The Machalilla National Park park rangers have just completed their fourth year of humpback whale rescues, which are often found entangled in fishing gear. So far, park rangers have saved 13 whales; including four rescues this year alone.
BANGKOK — Positive news for elephants continues this week with the release of a report detailing Bangkok’s shrinking ivory market. An 18-month survey of Thailand’s capital by TRAFFIC found a 96% drop in the number of ivory products available at retail markets from a high of 7,421 ivory items in 2014 to just 283 products earlier this year. The steep decline follows rigorous actions taken locally to comply with the National Ivory Action Plan.
Thailand’s Elephant Ivory Act regulates the country's legal market in ivory from domesticated elephants. The government has also prohibited the trade and sale of ivory from African elephants by enacting an amendment to the country's existing Wild Animal Reservation and Protection Act, making African elephants a protected species in Thailand.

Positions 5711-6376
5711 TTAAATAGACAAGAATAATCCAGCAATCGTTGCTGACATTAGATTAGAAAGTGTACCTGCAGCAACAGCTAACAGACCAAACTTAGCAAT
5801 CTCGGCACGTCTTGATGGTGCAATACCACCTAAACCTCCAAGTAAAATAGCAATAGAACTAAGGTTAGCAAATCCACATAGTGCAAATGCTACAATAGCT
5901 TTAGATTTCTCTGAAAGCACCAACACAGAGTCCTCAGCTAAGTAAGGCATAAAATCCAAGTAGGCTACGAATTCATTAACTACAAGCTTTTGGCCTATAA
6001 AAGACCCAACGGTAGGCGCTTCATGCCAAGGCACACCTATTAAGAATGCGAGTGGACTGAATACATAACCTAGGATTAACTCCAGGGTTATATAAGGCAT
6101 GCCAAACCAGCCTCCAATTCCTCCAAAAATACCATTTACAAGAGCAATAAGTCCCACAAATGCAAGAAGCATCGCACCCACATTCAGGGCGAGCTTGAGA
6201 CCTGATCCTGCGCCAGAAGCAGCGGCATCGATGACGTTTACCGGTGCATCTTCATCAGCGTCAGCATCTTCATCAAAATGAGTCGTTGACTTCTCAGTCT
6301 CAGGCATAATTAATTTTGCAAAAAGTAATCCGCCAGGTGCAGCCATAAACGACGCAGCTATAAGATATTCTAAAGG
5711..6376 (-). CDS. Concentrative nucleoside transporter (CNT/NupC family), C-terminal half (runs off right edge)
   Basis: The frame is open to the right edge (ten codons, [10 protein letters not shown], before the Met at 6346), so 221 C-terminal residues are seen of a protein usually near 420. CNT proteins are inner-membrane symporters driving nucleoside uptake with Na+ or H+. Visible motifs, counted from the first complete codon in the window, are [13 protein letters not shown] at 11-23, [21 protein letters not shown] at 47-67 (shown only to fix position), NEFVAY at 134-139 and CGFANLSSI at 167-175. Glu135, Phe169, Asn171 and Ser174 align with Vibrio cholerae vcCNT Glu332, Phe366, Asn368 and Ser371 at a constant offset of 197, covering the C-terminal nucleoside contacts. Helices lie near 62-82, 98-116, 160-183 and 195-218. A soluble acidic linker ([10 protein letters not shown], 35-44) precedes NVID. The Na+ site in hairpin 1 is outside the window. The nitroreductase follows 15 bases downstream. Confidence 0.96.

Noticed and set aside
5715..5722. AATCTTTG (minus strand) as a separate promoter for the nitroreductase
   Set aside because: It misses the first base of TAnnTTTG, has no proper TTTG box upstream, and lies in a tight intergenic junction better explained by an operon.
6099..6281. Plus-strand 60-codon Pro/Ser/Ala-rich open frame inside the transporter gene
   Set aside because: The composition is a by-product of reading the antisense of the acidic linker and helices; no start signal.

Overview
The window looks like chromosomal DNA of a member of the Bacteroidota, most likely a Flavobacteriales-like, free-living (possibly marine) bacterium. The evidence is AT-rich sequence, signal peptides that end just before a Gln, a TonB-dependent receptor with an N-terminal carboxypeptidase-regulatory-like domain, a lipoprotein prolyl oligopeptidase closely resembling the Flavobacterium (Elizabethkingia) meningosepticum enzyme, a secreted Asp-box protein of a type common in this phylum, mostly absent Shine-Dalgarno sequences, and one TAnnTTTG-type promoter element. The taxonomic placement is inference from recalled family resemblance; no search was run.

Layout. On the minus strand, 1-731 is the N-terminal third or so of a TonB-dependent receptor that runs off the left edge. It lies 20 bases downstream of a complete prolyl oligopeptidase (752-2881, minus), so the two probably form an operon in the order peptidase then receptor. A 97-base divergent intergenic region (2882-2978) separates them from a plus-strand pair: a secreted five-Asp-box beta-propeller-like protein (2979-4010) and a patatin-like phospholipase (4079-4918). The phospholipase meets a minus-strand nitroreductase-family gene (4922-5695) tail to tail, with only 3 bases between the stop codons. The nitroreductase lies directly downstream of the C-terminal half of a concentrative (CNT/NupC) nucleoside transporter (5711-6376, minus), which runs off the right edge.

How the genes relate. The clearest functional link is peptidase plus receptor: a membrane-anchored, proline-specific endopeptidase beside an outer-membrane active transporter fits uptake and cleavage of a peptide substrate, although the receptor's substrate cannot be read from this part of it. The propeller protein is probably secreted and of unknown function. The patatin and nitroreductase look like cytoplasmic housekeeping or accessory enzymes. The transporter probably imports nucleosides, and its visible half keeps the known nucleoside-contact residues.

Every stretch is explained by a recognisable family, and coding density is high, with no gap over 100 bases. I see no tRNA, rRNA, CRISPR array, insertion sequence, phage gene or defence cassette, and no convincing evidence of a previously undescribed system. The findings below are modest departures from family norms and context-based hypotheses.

JOHANNESBURG — Parties to the UN Convention on International Trade in Endangered Species of Wild Fauna and Flora (CITES) have voted overwhelmingly to protect rhinos by rejecting a proposal to legalize the rhino horn trade. The proposal submitted by Swaziland to legalize rhino horn trade was defeated 100-26 with 17 abstentions.
Over the past decade, nearly 6,000 rhinos have been killed for their horns — primarily in South Africa, where 5,098 were poached between 2005 and 2015 to supply a lucrative black market.
Proponents of legal trade argue that they can tightly control the trade by limiting it solely to horn legally taken from living rhinos and legitimate stockpiles, and claim they will use the revenue to support anti-poaching.
Over the past decade, nearly 6,000 rhinos have been killed for their horns — primarily in South Africa, where 5,098 were poached between 2005 and 2015 to supply a lucrative black market. Yet this week at the world’s largest-ever wildlife trade conference, some officials continue to advocate for legalizing the rhino horn trade.
A ban on international trade of the horn has been in place since 1997, but that hasn’t stopped the killing and poaching. However, there’s some good news: Wholesale and retail prices for rhino horn fell to half of their 2013 prices, due to growing awareness of the devastating impacts to the endangered and threatened species.